Please take a look at the second slide. The theory that I’ve decided to use is a social contract theory. Social theory always seeks to explain change in society how it develops, what factors facilitate and inhibit it, and what results from it. In 1762 Jean-Jacques Rousseau published The Social Contract, which argued that “laws are always useful to those with possessions and harmful to those who have nothing” and concluded that “the social state is advantageous to men only when all possess something and none has too much.” (Braybrooke, D., 1976)
Social contract means the view that persons’ moral and/or political obligations are dependent upon a contract or agreement among them to form the society in which they live. (Gauthier)
The problem of negative media effects on children and teenagers, the impact on their sexual education and behavior was chosen for presentation. Please take a look at the third slide, where I’ve indicated two articles that describe this issue.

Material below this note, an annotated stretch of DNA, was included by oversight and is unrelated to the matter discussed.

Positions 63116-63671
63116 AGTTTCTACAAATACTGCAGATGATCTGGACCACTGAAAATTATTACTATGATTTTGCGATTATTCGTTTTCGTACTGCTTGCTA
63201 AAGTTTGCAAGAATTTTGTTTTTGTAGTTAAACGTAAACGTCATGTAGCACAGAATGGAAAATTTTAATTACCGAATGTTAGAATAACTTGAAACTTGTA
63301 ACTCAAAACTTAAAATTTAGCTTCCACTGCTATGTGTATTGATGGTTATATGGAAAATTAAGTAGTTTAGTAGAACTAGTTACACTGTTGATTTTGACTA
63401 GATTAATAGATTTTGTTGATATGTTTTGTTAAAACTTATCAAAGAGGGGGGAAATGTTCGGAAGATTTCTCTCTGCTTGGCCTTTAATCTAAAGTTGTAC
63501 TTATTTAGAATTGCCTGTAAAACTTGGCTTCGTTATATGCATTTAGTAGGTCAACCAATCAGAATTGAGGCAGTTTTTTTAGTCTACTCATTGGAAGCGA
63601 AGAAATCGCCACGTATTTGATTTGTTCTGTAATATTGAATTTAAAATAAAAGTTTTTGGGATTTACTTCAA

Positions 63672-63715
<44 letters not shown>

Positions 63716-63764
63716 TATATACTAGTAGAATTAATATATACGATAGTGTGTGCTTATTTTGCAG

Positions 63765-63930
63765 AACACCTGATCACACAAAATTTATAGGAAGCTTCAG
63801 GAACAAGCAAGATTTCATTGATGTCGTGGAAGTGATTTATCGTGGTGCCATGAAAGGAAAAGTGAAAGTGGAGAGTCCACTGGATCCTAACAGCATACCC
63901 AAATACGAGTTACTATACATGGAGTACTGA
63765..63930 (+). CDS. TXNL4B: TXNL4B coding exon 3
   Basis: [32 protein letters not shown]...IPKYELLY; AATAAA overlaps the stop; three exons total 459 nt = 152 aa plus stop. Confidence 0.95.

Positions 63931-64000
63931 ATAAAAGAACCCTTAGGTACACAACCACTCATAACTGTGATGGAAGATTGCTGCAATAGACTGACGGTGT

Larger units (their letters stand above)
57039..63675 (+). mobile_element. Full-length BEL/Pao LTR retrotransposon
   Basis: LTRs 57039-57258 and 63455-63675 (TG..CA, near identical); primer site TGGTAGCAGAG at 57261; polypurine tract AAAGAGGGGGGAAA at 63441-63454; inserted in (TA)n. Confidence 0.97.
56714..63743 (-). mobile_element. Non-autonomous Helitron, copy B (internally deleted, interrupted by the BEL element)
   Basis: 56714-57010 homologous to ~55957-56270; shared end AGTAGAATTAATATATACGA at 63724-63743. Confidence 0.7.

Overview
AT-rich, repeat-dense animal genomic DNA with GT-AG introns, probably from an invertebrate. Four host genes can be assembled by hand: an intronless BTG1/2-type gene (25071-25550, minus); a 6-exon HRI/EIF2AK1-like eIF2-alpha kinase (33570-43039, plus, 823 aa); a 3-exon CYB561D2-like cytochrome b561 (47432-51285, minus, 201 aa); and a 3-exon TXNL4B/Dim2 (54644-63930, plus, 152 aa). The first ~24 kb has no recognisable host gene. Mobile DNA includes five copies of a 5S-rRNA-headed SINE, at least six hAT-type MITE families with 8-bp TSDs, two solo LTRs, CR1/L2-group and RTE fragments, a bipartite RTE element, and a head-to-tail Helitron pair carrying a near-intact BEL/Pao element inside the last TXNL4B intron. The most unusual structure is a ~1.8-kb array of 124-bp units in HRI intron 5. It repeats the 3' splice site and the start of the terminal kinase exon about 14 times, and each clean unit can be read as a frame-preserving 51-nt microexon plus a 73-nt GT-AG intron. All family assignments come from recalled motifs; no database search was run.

The main idea of these articles is affect that media, both TV and internet have on teenagers and children sexual education, behaviors and even their health. Children learn bad sex education from the media, while they have a little control from parents.
From the point of view of social contract theory, citizens should agree on common terms and rules that regulate relations between children and media. There should be more restrictions for TV that should demonstrate certain kinds of programs only late in the evening, and more Web control. Also it should become usual for parents to check and limit the presence of media in the life of their children. Society should achieve an agreement on this issue, and main participants of this agreement will be the media, government that regulates media, parents, educational institutions, and of course children.
Boucher D., Kelly P., The Social Contract from Hobbes to Rawls Routledge, 1994. Print
Braybrooke, D., The Insoluble Problem of the Social Contract, Dialogue Vol. XV, No. 1: 3-37. 1976. Print
Gauthier, D., Moral Dealing: Contract, Ethics, and Reason, Cornell: Cornell University Press, 1990, Print
Hampton, J., Hobbes and the Social Contract Tradition. Cambridge: Cambridge University Press, 1986. , Print